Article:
Life is a classroom full of socialization.

Oh people! I’ve been doing laundry/cleaning out my minivan/sorting through piles of stuff, now that we’re back in California. I’ve always suspected that housework makes me lose brain cells, and tonight I have proof! Because I’ve been sitting here looking at a blank computer screen unable to put two words together, let alone a whole blog post!

Luckily, I know what makes me gain brain cells…Hubby’s chocolate lemon birthday cake! So hold on a sec. while I get me a slice…

Birthday cake love for Daddy

OK. It’s all good now. So, I received a comment on another post, and thought it was worth it’s very own special blog of it’s own. Jess asks:

I do not have an opinion about unschooling, I am sure it could be great sometimes and not so great other times, but I am curious about the social challenges?

I am confident that you would find all information you need online, but what about the social interaction for your kids? The situations where they are dealing with people very unlike themselves, and situation that one would actually like to avoid (such as bullying, group pressure, teasing etc) but that one – unfortunately – learn a lot from?

I guess my basic point is that your lifestyle seems very free and good, but how do you prepare/teach the kids about the harsher parts of life?

(Just curious, I am not criticizing!)

My skin has been considerably toughened on questions like this so I in no way took this as a criticism. In fact, for some strange reason, in the greater society mostly no one wants to deal with my children at all UNTIL they find out I home(un)school, and then all of a sudden they feel like it’s their job to make sure they inform me how to do my job to insure my kids are properly raised. To make sure my kids don’t grow up to become a drain on society at large. Or, as Juju pointed out during the interview of radical unschoolers for GMA, to make sure I’m not “handicapping” my children by not enrolling them in a public school.

I can’t speak for every unschooler, but I know what our experience has been and can share it from both sides of the coin…being in school and out of school.

In school, Naturalist was being socialized in a classroom of peers who were all her age. Aside from gender, the diversity was very little. One teacher with an aide all year long. Except for holidays and field trips, this was the group she spent every day with. What she learned there wasn’t positive. She learned to stay quiet so she wouldn’t get teased. She learned that being different from the group was bad. She learned that what other people told her was more important than what she felt inside. By the time she got to 4th grade, she was a shell of herself.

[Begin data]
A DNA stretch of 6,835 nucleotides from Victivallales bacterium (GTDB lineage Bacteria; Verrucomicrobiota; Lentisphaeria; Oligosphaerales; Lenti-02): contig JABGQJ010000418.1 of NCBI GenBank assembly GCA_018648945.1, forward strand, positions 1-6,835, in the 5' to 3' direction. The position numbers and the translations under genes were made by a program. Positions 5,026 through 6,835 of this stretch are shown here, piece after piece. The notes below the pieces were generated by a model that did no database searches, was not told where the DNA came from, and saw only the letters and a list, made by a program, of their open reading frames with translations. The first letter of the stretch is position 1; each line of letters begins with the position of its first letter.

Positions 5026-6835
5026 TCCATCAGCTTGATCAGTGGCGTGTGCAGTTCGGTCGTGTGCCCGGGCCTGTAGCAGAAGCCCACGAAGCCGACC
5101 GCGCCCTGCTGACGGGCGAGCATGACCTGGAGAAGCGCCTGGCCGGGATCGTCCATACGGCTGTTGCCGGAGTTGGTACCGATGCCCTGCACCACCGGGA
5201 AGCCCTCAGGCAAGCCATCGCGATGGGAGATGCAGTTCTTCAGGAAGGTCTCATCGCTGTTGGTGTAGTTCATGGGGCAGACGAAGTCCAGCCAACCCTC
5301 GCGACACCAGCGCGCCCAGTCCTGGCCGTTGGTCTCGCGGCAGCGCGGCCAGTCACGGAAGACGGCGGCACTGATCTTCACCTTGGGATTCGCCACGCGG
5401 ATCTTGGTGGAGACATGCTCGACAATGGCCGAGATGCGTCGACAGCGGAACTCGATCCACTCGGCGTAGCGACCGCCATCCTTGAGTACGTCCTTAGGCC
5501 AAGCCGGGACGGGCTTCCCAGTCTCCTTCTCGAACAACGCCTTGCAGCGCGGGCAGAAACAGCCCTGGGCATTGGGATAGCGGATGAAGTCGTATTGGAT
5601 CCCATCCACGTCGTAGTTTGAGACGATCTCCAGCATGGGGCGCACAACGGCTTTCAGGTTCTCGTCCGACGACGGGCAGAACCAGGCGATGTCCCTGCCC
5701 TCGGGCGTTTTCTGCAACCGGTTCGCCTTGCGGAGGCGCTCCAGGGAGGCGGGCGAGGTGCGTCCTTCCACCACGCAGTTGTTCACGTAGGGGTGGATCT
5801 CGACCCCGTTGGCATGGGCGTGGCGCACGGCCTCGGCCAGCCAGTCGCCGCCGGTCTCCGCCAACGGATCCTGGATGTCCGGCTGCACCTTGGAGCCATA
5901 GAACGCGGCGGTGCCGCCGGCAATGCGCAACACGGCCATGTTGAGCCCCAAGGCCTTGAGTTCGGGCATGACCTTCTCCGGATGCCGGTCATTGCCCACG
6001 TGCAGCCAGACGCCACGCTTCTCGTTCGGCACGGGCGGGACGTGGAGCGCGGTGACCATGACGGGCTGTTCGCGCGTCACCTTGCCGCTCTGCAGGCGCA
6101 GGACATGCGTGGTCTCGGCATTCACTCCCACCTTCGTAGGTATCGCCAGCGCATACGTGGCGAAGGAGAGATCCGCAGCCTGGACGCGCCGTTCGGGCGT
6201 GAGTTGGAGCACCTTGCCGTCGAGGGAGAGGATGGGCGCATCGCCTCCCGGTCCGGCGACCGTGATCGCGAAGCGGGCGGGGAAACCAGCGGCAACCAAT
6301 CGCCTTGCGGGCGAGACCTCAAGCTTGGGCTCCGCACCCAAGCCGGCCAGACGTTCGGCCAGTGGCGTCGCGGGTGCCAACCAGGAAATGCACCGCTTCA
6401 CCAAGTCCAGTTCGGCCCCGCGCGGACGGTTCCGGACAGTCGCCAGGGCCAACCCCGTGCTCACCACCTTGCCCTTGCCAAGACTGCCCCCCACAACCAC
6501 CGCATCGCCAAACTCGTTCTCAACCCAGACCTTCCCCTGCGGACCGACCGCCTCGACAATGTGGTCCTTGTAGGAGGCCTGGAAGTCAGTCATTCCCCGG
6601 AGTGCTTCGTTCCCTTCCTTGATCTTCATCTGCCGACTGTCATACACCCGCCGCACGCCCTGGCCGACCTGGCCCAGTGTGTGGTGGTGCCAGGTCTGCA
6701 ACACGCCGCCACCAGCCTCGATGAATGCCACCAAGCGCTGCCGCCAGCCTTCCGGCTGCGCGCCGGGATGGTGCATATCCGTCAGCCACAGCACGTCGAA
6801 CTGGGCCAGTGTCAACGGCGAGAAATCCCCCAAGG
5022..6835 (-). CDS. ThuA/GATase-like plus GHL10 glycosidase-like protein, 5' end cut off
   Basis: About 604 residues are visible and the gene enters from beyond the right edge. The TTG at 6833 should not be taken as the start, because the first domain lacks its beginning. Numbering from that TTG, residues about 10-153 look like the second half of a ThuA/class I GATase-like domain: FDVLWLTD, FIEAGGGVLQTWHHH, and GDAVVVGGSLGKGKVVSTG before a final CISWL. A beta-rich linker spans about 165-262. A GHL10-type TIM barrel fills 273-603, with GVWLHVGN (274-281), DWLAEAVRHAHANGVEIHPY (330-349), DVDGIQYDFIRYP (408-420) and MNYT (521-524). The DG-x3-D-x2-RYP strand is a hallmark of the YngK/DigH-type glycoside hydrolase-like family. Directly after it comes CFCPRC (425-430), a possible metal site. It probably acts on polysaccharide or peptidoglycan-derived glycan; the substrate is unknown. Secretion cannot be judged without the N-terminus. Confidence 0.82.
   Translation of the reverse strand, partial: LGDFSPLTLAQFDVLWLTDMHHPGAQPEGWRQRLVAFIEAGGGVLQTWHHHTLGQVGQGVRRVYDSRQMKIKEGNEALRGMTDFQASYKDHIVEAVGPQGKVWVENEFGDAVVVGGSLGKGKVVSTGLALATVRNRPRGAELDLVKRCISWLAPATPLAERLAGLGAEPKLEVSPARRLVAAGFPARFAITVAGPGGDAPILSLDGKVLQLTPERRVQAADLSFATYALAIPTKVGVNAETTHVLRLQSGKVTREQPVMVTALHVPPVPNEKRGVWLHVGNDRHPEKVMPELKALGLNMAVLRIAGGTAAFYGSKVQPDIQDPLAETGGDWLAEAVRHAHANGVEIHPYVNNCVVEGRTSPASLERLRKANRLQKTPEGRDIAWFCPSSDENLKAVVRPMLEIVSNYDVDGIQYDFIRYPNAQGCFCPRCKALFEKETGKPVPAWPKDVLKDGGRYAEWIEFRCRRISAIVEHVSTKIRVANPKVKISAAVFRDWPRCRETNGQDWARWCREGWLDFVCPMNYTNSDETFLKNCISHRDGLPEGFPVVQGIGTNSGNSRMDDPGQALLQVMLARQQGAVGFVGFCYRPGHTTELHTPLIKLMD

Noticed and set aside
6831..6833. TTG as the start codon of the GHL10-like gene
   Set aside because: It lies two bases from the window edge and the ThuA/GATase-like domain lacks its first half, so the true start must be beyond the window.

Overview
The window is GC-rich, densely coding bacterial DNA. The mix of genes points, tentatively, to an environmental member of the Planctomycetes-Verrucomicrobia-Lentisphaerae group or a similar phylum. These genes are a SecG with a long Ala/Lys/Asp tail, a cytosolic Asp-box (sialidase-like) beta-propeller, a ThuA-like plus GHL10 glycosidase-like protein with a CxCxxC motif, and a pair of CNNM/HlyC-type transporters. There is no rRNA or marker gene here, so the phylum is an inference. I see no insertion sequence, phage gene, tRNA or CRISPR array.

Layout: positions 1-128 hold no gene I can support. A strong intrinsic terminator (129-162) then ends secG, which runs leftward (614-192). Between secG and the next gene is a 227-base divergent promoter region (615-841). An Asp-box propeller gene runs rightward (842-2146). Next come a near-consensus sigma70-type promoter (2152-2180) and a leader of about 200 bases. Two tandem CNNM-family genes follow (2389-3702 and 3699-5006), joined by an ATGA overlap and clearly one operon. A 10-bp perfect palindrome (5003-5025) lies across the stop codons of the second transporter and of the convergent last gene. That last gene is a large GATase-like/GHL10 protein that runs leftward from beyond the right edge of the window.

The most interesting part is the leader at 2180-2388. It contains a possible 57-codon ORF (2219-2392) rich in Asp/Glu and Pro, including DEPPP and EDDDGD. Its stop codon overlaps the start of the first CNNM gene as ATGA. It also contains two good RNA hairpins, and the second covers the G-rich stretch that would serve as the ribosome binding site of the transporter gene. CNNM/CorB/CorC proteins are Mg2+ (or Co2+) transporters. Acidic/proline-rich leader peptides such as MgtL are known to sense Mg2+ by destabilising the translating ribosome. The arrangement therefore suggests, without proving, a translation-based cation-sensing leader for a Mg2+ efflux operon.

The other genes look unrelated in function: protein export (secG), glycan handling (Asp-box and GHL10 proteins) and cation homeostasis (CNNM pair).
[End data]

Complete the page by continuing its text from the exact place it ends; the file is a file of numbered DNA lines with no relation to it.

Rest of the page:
When we started unschooling, things turned around. We spent our days exploring the world around us. At 12 she was able to volunteer with a Vet and spend time around vet techs and their office staff. We also integrate ourselves into other homeschool groups, where the interaction is spread over different ages and abilities. We invite people into our home and lives that come from various backgrounds. We are constantly being exposed to life situations that challenge and engage us in so many different ways.


As far as bullying, group pressure, and teasing, I find that because my kids are growing up in a culture where that is NOT the norm, then they are more self assured and accept it much less than my oldest did when she was in school.

I’m finding that, as far as life experiences, both good and bad, making life the classroom is better than making a classroom life.

related links:

A great article about socialization issues.

Process of socialization, an anthropological look at it. I find this quote completely fascinating:

Successful socialization can result in uniformity within a society. If all children receive the same socialization, it is likely that they will share the same beliefs and expectations. This fact has been a strong motivation for national governments around the world to standardize education and make it compulsory for all children. Deciding what things will be taught and how they are taught is a powerful political tool for controlling people. Those who internalize the norms of society are less likely to break the law or to want radical social changes.